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WEDNESDAY, May 25 (HealthDay News) -- The extent of contact that medical students have with the pharmaceutical industry is associated with positive attitudes about marketing, according to a review published online May 24 in PLoS Medicine.
Kirsten E. Austad, from Harvard Medical School in Boston, and colleagues identified 32 studies regarding the frequency and nature of pharmaceutical industry interactions with medical students, and the role of these interactions on students' attitudes to pharmaceutical policy issues. The studies evaluated approximately 9,850 preclinical and clinical medical students, from 76 medical schools or hospitals.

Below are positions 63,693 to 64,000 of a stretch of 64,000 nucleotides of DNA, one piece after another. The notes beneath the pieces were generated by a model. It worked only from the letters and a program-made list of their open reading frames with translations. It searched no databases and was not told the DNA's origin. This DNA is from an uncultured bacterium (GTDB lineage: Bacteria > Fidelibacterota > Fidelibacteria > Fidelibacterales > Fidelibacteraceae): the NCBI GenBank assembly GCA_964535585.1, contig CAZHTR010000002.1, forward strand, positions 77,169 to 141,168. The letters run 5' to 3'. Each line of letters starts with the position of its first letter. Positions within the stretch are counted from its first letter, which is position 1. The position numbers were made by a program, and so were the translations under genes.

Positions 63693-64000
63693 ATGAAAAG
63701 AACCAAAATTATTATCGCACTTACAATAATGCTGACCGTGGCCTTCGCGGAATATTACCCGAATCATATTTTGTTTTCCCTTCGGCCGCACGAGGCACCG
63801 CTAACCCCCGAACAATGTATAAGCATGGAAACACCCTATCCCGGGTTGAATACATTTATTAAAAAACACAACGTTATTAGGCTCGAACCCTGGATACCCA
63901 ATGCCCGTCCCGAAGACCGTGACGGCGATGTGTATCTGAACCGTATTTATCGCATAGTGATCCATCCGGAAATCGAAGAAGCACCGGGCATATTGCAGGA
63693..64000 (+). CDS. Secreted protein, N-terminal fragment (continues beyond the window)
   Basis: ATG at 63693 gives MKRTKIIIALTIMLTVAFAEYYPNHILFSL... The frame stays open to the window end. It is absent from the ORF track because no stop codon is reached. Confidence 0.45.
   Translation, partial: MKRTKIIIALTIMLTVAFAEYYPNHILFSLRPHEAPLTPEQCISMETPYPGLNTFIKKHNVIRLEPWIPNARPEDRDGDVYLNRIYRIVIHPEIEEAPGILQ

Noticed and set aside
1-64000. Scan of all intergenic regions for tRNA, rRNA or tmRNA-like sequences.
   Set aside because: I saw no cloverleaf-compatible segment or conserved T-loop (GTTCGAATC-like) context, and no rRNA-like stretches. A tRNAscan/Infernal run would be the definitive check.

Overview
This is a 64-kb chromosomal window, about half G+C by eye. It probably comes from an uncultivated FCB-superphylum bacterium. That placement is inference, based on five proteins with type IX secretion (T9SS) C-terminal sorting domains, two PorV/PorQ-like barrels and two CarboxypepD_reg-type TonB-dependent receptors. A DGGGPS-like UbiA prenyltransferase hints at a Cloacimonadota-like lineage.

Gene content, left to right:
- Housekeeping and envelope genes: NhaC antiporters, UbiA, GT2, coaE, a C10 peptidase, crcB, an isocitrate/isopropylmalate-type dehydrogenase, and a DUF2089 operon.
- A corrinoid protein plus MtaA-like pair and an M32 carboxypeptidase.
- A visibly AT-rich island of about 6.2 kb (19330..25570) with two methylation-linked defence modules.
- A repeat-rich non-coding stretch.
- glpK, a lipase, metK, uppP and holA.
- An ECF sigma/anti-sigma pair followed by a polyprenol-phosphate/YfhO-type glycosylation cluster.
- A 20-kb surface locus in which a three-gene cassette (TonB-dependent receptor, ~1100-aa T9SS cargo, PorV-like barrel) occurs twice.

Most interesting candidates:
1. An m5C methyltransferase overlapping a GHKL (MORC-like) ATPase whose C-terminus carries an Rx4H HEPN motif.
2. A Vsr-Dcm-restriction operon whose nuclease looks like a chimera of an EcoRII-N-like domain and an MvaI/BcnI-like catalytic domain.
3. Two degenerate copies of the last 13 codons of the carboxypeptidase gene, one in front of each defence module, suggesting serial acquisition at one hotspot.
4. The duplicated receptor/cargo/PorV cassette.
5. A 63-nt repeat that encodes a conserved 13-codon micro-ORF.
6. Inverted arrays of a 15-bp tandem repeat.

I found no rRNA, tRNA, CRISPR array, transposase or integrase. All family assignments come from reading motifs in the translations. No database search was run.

The investigators found that between 40 and 100 percent of medical students reported some form of interaction with the pharmaceutical industry. Between 13 and 69 percent of students agreed that prescriptions are influenced by gifts from the industry. A correlation between the frequency of contact and positive attitudes about industry interactions was reported in eight studies. Students had a more favorable attitude toward gifts for physicians or medical students than for government officials. Students' opinions seemed to change over time; 53 to 71 percent of clinical students reported that industry-provided promotional information about new drugs had an educational value compared with 29 to 62 percent of preclinical students.
"Undergraduate medical education provides substantial contact with pharmaceutical marketing, and the extent of such contact is associated with positive attitudes about marketing and skepticism about negative implications of these interactions," the authors write.
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